early 2000 Google employees Paul Buchheit and Amit Patel were sat in a
company meeting being a nuisance. “[We] kept kind of forcing them to put
it up there,” recalls
Buchheit. “And because we wouldn’t let it fall off the list, it made it
onto the final set and took on a life of its own from there. Amit
started writing it down all over the building, on whiteboards
everywhere. It’s the only value that anyone is aware of, right?” “Don’t
be evil” was born.
Thirteen years later Google finds itself at
the opposite end of the spectrum, at the centre of a spiralling EU
antitrust investigation. It has already spent the last three years under
scrutiny for manipulating search results to promote its own services, but now Microsoft-led lobby group ‘FairSearch’ wants to bring Android into the mix as well.
The Case for the Prosecution
is using its Android mobile operating system as a ‘Trojan Horse’ to
deceive partners, monopolize the mobile marketplace, and control
consumer data”, said FairSearch counsel Thomas Vinje in an official announcement
this week. “We are asking the Commission to move quickly and decisively
to protect competition and innovation in this critical market. Failure
to act will only embolden Google to repeat its desktop abuses of
dominance as consumers increasingly turn to a mobile platform dominated
by Google’s Android operating system.”
FairSearch argues Google
only achieves its dominance in the smartphone market (approximately 70
per cent at the end of 2012) by giving away Android ‘free’ but that “in
reality, Android phone makers who want to include must-have Google apps
such as Maps, YouTube or Play are required to pre-load an entire suite
of Google mobile services and to give them prominent default placement
on the phone”. The result, it claims, puts rivals at an unfair
disadvantage and sees Google increasingly gain control of consumer data
on mobile as it has on the desktop.
How is the arguably greater
control exerted by Apple, BlackBerry and indeed Microsoft itself enforced on their own mobile platforms not
caused cries of hypocrisy? Because such practises are only punishable
when a company achieves a monopoly. Something FairSearch argues Android
The Case for the Defence
this all sounds familiar, that’s because it should. In 2006 the
EU ordered Microsoft to pay €497 million, at the time its largest ever
fine, for exploiting the 90 per cent monopoly Windows
enjoyed by forcing hardware partners to pre-load its entire suite of
desktop services. At the heart of it was Windows Media Player and
Microsoft was told to produce a version of Windows without Windows Media
Player within 90 days. Yes, technology’s power shifts are a game of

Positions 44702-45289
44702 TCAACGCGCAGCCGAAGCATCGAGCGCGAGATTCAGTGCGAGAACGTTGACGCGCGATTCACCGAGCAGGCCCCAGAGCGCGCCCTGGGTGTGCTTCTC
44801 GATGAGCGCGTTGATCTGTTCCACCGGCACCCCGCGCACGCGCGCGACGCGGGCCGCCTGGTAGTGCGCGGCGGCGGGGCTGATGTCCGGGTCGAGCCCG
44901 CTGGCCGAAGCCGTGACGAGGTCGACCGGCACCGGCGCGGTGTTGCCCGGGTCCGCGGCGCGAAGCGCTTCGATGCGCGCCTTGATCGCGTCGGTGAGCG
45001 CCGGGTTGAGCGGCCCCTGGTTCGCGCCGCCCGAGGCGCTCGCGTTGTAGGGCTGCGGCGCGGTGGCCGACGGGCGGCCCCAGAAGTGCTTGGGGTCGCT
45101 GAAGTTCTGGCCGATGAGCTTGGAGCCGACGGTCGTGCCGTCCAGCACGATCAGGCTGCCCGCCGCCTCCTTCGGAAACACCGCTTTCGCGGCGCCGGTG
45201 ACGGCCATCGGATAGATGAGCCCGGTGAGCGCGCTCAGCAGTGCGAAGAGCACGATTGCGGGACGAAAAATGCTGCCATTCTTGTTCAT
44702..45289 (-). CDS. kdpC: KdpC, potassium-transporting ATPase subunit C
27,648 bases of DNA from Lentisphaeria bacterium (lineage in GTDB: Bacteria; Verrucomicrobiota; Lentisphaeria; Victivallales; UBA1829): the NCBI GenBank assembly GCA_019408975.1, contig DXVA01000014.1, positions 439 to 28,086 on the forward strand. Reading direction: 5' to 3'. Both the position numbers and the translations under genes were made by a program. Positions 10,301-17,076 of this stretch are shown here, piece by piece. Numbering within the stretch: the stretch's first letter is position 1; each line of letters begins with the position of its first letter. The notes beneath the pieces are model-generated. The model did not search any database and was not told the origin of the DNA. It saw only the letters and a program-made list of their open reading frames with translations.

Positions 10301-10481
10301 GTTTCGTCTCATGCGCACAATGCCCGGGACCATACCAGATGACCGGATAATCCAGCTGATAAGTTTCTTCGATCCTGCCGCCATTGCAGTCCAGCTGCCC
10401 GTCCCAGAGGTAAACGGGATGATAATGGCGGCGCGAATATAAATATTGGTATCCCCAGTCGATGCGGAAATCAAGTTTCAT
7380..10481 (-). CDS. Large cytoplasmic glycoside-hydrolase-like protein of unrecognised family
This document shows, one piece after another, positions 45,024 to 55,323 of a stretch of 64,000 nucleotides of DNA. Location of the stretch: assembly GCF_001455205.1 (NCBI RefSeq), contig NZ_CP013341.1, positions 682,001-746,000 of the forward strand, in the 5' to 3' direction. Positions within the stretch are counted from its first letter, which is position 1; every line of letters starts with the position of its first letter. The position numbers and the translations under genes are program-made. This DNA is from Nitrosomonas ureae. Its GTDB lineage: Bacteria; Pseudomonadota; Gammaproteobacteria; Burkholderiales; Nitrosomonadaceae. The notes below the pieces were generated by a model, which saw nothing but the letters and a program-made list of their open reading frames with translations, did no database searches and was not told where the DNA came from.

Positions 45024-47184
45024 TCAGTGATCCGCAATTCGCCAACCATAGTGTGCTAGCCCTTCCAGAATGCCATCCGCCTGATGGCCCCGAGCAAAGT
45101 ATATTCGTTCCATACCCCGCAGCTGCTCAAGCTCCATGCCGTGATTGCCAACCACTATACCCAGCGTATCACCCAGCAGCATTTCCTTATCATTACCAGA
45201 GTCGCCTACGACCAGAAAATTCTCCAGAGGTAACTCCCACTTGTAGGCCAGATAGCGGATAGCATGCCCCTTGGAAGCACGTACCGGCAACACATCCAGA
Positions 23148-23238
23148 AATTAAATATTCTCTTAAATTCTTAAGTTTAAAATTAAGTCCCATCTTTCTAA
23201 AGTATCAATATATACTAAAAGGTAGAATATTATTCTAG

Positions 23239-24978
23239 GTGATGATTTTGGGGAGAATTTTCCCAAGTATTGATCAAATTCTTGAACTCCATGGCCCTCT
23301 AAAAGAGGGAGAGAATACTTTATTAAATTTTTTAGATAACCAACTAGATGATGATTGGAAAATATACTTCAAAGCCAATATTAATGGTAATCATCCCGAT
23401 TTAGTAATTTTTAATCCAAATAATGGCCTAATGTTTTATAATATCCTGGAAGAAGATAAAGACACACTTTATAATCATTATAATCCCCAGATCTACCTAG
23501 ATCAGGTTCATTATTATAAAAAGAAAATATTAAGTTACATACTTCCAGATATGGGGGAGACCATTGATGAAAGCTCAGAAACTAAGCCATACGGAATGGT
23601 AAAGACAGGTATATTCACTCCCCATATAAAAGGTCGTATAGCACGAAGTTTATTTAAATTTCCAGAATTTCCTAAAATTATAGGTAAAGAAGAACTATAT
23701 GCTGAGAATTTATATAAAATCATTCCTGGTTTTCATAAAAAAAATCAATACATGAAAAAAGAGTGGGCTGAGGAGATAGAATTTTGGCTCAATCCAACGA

That said, Google’s legal position in 2013 is
arguably fair stronger than Microsoft’s in 2006. For a start Android is
open source and anyone is able to fiddle with the OS
as they choose and pre-install whatever services they like. Android
without core Google services installed doesn’t get Google certification,
but that seems a fair compromise. Similarly Android offers users the choice to
switch default apps away from Google’s core services.
Meanwhile the allegation that Android has an unfair advantage in being free is somewhat disingenuous. In 2011 HTC admitted it pays Microsoft a minimum of $5 per Android handset in patent royalties and Microsoft’s own financial results have shown it earns more from Android patent payments than it does from Windows Phone.
The Future – Be Evil?
the only certainty in sizeable legal disputes is that lawyers get rich,
the bigger question for Google is what the investigation means for the
future of Android. Lose and Android could become even more fragmented as
any semblance of core structure is lifted. Win and Google remains
between a rock and a hard place as Amazon, Samsung and now Facebook lead
the high profile partner rebellions arguably exploiting Android for
their own ends.
Increasingly the answer looks like greater
control. Locking down Android would ensure a more consistent, less
fragmented user experience that pulls key partners back into line or
cuts them adrift.
Inevitably this would see Android lose market share,
but remaining free would surely still ensure market dominance while keeping it
under the threshold for future antitrust investigations. With Google
CEOs ever more vocal about unified design and ever more critical of
fragmentation, the decision may already have been made.
creating their famous slogan Paul Buchheit and Amit Patel both left
Google for start-ups. Watching companies grow up often isn’t fun…